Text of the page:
In Ani Maamin Biblical Criticism, Historical Truth, and the Thirteen Principles of Faith Rabbi Joshua Berman states on pages 71 – 72:
Here is a thought experiment: Imagine the Tanakh had never spoken about Hebrew enslavement or of an exodus from Egypt. Instead, a story much like it turned up in a first-millennium-BCE inscription from a dig in Transjordan, the land of the ancient Moabites. Telling of the earliest period of this people and their deity Kemosh, the inscription reports that the Moabites were slaves in Egypt but mighty Kemosh defeated Amum and Re at the sea, liberating the slaves and enabling them to set out homeward to Moab while their enemies perished under a storm of hail.
In the face of such an account, scholars would assuredly be skeptical of the theological and supernatural elements, but I suspect they would look for clues of an authentic core, specially if there were peripheral evidence of the kind I pointed to above in connection with the biblical account. They would be impressed, for instance, with the story’s demonstrable familiarity with Egyptian names, its awareness of settlement patterns in the eastern delta and of the correct way of naming the pharaoh, and its cognizance of royal fortifications outside Egypt and the geography of the Sinai Peninsula, the Negev, and Transjordan.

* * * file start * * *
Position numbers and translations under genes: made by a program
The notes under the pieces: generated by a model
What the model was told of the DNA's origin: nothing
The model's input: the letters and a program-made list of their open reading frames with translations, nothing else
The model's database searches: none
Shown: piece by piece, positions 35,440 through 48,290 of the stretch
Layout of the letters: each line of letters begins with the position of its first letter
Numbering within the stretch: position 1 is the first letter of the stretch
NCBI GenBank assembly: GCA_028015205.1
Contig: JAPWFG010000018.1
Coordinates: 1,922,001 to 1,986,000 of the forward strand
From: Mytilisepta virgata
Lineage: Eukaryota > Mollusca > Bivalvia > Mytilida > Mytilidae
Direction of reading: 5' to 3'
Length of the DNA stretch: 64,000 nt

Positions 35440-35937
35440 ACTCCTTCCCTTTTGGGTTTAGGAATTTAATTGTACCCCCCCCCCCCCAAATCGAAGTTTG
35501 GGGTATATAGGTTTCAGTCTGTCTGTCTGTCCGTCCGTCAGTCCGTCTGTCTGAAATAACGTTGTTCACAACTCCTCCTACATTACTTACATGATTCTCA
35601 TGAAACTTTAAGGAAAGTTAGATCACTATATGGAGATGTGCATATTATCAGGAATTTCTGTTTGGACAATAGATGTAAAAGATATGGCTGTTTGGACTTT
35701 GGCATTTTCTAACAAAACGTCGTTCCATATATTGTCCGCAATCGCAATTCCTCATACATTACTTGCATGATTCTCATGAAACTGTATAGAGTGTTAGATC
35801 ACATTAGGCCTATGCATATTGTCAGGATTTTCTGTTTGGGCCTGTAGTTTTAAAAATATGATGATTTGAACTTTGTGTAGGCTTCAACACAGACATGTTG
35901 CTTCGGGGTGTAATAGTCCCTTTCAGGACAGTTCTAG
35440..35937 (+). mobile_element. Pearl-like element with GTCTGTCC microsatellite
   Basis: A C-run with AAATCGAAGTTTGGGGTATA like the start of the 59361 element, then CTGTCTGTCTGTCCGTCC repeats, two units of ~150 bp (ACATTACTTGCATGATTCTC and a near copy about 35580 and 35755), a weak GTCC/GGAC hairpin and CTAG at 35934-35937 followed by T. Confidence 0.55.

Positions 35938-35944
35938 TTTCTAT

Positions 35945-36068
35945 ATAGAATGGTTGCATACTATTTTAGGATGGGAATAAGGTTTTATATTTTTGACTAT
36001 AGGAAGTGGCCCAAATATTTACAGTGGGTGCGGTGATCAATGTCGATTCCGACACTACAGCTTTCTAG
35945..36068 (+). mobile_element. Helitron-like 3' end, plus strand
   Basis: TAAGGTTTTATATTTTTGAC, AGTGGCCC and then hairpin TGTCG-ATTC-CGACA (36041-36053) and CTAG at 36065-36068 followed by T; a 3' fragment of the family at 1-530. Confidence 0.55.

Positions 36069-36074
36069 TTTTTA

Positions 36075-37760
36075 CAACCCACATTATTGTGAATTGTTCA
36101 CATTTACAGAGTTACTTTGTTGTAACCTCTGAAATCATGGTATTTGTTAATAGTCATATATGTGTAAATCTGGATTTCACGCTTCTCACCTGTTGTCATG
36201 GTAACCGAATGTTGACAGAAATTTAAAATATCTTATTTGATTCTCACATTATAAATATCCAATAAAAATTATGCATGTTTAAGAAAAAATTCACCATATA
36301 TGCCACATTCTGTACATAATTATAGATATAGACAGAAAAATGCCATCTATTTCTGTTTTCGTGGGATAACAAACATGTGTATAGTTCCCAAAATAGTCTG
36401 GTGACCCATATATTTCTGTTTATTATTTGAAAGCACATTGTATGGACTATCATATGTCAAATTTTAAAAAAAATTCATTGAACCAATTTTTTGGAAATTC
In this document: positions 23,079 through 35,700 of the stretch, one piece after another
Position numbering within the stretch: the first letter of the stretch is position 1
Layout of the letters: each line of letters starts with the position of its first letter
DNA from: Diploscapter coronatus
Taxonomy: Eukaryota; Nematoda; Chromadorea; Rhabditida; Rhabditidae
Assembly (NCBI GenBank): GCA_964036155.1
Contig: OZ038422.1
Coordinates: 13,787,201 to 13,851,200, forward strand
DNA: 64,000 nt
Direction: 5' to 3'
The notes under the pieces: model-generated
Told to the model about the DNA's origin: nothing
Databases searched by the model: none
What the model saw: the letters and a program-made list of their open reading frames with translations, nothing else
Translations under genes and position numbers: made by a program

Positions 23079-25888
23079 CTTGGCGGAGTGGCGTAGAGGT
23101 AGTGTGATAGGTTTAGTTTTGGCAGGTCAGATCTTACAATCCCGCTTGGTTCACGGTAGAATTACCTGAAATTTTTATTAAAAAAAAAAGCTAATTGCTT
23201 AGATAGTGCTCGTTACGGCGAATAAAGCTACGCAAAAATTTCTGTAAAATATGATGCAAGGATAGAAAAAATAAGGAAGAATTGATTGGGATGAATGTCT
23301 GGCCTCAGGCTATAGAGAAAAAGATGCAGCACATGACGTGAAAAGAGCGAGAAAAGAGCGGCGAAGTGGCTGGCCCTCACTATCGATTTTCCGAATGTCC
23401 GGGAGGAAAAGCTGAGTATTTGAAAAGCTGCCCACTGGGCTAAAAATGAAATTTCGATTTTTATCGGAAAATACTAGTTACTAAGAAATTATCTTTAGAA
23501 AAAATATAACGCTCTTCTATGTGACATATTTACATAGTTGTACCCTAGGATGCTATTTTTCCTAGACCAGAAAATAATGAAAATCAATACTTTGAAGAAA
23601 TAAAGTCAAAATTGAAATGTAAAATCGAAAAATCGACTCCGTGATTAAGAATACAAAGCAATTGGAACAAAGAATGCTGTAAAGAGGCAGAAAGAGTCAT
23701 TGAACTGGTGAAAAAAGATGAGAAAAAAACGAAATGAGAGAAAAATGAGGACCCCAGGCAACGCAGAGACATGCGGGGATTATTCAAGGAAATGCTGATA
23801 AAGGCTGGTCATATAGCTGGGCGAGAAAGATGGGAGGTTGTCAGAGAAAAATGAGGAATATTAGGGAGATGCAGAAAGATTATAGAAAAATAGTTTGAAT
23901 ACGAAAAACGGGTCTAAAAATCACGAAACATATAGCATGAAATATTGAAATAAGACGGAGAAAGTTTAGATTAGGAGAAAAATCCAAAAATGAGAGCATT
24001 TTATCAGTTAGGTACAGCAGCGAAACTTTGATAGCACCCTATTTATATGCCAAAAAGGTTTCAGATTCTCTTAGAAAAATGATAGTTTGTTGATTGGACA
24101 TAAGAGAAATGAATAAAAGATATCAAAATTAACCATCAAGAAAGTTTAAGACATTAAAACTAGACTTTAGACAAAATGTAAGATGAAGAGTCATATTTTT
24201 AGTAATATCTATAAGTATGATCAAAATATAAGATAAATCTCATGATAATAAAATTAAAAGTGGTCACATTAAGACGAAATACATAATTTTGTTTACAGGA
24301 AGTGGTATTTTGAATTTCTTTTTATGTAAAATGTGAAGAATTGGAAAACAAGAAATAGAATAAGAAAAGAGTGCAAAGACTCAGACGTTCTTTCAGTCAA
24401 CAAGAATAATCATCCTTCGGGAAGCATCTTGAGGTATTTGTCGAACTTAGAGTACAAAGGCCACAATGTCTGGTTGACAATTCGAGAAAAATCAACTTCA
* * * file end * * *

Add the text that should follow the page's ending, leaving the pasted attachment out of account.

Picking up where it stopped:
Would these hypothetical scholars also pounce on the lack of any mention of Moabite slaves in Egyptian sources? I doubt it. That so many of the account’s details accord with our knowledge of the period would lead many to assess the source as trustworthy – especially in the absence of hard evidence to the contrary.
The reliability of ancient sources – extra-biblical as well as biblical - is a vexing issue. In the previous chapter I noted that in a wide variety of pre-modern and ancient sources we find embellishment and imagination layered upon a basis of fact. In any of these sources, when does reality end and the sculpting of events to produce a message begin. These questions are not easy ones to answer. But from an academic perspective, the Tanakh should be subject to criteria of analysis applied to other comparable ancient tests. The fact that it is not so treated – that a double standard is in operation – tells us something about the field of academic biblical studies, and about the academy itself.